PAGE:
Material & Emotional Values inspiration at Milan Design Week

I recently visited Milan Design week 2017 in search of inspiration. There were a number of pieces I saw which were useful in inspiring the development of my Material & Emotional Values project.

Horizn Studios – Unpacked

One of the first exhibitions I saw was Installation: Passeggiata, the Airbnb exhibition. As part of this exhibit luggage company, Horizn Studios, invited 10 of the most influential design figures to present their travel essentials. “Each designer was given free reign to style up our signature Horizn Cabin Trolley with the personal travel items they just couldn’t live without.” (Horizn Studio: 2017) . I found this collection really interesting as each case was highly individual and told a strong story about the owners life.  I really like the way in which a collection of items and images can portray such a clear message and although every piece is displayed within a similar frame they are still all unique. This is exactly the concpet I want to encourage users to achieve within my own piece.


Nendo – One Stroke RugT

Another piece I liked was the One Stroke Rug by Nendo. This piece was designed to look like a hand drawn design and each piece is one of a kind. Each rug was mad by traditional handmade weave methods and was manufactured over a 6 month period. I feel traditional craft can help give an item longevity the owner appreciates the time, skill and effort gone into making a highly individual item.

Ronan and Erwan Bouroullec and Lesage Intérieurs – The Veil

The Wallpaper* Holy Handmade! exhibition was “…a ritual celebration of divine inspiration, high craft and the sacred union of miraculous materials, the maker’s mark and the odd infernal machine”.(Wallpaper*:2017)  Within the show I was interested by Ronan and Erwan Bouroullec and Lesage Intérieurs’ piece The Veil. This hand stitched fabric was stretched over a large scale loom so over 10 men could work on the piece at one time. It took over 1000 hours to make and the fine stitching and visible on both sides of the piece. This simple stitch resulted in a very simple effective pattern inspired by pixels.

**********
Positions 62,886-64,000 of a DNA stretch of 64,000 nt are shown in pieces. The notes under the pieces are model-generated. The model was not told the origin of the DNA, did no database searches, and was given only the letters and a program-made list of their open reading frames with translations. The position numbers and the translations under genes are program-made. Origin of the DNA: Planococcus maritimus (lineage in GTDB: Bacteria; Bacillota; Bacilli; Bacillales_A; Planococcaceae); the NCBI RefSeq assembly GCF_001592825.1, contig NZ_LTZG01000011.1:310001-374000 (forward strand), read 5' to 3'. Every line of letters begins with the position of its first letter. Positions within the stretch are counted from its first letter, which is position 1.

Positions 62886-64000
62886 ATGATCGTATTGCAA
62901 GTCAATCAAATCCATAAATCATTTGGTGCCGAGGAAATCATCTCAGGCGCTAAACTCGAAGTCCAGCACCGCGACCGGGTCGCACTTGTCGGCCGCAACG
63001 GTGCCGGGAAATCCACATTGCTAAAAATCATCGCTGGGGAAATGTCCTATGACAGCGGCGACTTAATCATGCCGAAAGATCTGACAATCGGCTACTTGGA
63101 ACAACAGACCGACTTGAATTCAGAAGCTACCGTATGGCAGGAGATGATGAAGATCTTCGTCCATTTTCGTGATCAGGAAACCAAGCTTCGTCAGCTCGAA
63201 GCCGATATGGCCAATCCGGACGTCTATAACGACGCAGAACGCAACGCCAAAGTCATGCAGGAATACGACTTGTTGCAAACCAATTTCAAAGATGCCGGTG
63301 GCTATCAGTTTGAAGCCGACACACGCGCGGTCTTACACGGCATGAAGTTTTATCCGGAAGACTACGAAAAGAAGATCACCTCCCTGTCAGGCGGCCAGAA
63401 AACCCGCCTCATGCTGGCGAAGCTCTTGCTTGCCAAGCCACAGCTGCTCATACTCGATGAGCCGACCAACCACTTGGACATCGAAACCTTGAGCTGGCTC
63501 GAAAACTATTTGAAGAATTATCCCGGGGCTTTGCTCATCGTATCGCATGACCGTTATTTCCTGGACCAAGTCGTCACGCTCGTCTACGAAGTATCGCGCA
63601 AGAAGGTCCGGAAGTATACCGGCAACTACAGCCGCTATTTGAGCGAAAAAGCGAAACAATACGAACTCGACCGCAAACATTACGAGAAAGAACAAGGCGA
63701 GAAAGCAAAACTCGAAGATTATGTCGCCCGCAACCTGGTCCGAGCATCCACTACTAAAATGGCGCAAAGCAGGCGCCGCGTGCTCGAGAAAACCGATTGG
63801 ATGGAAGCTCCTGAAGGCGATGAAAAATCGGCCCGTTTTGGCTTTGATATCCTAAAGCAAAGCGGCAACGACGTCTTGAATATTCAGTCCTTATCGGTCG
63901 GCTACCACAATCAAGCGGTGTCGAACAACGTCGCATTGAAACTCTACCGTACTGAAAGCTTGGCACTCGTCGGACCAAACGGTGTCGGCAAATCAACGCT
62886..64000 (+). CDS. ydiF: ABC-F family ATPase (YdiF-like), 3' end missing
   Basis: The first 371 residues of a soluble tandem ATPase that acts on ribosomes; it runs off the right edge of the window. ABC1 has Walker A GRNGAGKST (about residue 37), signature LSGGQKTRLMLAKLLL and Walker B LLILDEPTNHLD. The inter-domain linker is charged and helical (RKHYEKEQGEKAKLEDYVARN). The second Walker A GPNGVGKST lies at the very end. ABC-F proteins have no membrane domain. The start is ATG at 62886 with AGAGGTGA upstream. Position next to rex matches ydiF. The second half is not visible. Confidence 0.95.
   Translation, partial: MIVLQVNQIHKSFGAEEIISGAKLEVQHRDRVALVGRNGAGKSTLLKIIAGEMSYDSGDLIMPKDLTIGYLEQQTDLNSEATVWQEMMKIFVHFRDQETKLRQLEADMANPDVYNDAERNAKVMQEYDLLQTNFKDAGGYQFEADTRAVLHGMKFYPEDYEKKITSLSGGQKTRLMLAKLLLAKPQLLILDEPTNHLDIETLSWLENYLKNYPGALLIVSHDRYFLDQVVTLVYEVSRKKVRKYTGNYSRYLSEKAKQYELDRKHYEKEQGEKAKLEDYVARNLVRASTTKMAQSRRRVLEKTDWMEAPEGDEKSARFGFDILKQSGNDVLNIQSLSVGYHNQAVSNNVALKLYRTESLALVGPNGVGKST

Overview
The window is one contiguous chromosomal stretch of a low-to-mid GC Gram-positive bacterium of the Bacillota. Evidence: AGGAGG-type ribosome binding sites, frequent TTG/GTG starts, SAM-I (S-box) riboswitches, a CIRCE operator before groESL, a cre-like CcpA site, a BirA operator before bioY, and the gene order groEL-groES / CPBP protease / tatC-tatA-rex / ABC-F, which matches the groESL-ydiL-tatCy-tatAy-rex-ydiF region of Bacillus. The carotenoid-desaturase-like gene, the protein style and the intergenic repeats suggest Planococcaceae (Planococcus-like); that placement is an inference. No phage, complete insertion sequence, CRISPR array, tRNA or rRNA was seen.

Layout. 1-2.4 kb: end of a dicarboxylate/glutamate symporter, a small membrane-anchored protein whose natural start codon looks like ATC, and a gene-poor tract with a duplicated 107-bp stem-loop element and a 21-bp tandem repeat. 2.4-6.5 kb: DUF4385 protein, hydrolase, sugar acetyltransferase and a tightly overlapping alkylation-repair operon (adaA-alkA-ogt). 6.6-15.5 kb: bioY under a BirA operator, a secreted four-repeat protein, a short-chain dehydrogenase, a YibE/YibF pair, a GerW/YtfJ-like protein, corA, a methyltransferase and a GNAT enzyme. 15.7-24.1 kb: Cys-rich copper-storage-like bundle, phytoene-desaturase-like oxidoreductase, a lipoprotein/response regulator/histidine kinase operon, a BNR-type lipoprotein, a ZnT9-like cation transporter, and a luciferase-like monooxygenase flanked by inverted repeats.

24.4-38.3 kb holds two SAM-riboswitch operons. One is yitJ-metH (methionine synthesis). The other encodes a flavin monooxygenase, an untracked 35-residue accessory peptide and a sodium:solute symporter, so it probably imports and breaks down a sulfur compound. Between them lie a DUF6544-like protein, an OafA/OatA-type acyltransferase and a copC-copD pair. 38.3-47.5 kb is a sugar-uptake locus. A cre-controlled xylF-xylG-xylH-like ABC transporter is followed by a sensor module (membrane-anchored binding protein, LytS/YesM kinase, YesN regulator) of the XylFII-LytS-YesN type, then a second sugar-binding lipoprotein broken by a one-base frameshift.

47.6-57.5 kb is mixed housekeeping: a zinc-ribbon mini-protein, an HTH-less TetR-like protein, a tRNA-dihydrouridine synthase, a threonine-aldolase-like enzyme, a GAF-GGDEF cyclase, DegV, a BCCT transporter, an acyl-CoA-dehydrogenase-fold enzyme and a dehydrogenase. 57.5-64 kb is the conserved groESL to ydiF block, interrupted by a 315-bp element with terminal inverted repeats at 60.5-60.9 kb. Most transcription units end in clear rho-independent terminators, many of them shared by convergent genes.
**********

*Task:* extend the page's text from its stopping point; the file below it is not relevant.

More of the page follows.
“Embroidery is an amazing language, full of diverse expression and manner. In a way, it’s like the origin of pixels, with each point making a part of the picture while also conveying it’s own weight and magic.” (Holy Handmade!:2017). I love the way in which a traditional piece has been inspired by something modern yet remains classic and timeless. I hope within my own work users will be able to combine contemporary imagery  with traditional craft.


Finally Storytiles are something I had previously seen in Eindhoven at the beginning of the year. These small are hand painted tiles with humorous details. They contrast classical art with modern elements and every piece is individual. On first glance they look like traditional dutch tiles, but on closer inspection they contain small pieces of artwork. Storytiles “…create something affordable that people could have in their homes, something that would make them happy, and that would exude a sense of authenticity and craftsmanship.”  (Marga van Oers :2017) I  a similar way I would like my craft kit to allow users to create a personal decorative piece for their home. As each piece contains a highly personal message I hope they will be cherished as they evoke important memories.



Holy Handmade! exhibition (2017) Ronan and Erwan Bouroullec and Lesage Intérieurs – The Veil 

Horizn Studio (2017) Designer showcase. Take a peek into #horiznUNPACKED at Milan Design Week ’17. [Online] [Date Accessed 15th April 2017]

Van Oars, M (2017) MARGA VAN OERS | STORYTILES. The Makers Amsterdam [Online] [Date accessed 15th April 2017]

Wallpaper* (2017) Holy Handmade! A temple of divine design from Wallpaper* [Online] [Date Accessed 15th April 2017]


Figure 1: Horizn Studios Unpacked (Photograph)

Figure 2&3: Nendo One Stroke Rug (Photograph)

Figure 4&5: Ronan and Erwan Bouroullec and Lesage Intérieurs – The Veil (Photograph)

Figure 6: Storytiles (Photograph)




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